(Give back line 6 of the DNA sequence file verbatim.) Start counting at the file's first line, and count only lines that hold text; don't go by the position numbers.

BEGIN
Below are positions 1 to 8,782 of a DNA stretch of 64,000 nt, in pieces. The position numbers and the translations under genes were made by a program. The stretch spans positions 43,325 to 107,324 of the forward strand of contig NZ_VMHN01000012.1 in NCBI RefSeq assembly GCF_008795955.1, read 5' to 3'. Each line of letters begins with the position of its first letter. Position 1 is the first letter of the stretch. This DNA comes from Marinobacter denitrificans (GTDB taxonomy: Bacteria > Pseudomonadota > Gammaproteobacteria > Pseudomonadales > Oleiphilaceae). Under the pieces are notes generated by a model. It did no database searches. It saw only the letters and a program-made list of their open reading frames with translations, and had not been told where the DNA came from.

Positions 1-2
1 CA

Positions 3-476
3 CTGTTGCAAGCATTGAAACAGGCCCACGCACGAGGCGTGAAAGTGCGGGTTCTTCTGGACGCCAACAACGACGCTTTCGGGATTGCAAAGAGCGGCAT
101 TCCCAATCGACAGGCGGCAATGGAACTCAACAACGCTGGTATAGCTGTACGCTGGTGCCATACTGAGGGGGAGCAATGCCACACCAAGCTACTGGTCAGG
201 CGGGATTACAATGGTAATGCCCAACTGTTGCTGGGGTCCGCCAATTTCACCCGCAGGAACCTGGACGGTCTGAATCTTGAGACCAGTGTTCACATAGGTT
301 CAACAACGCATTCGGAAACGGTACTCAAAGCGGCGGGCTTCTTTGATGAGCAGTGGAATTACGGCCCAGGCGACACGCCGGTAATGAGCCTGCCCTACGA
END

101 TCCCAATCGACAGGCGGCAATGGAACTCAACAACGCTGGTATAGCTGTACGCTGGTGCCATACTGAGGGGGAGCAATGCCACACCAAGCTACTGGTCAGG